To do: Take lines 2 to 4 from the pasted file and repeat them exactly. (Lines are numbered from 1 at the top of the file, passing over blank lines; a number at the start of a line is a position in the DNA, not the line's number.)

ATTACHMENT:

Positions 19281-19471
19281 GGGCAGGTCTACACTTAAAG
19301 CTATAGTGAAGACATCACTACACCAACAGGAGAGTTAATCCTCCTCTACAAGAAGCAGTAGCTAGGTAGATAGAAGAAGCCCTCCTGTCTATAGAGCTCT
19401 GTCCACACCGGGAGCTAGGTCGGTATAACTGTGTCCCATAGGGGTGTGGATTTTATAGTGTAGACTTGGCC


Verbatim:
19281 GGGCAGGTCTACACTTAAAG
19301 CTATAGTGAAGACATCACTACACCAACAGGAGAGTTAATCCTCCTCTACAAGAAGCAGTAGCTAGGTAGATAGAAGAAGCCCTCCTGTCTATAGAGCTCT
19401 GTCCACACCGGGAGCTAGGTCGGTATAACTGTGTCCCATAGGGGTGTGGATTTTATAGTGTAGACTTGGCC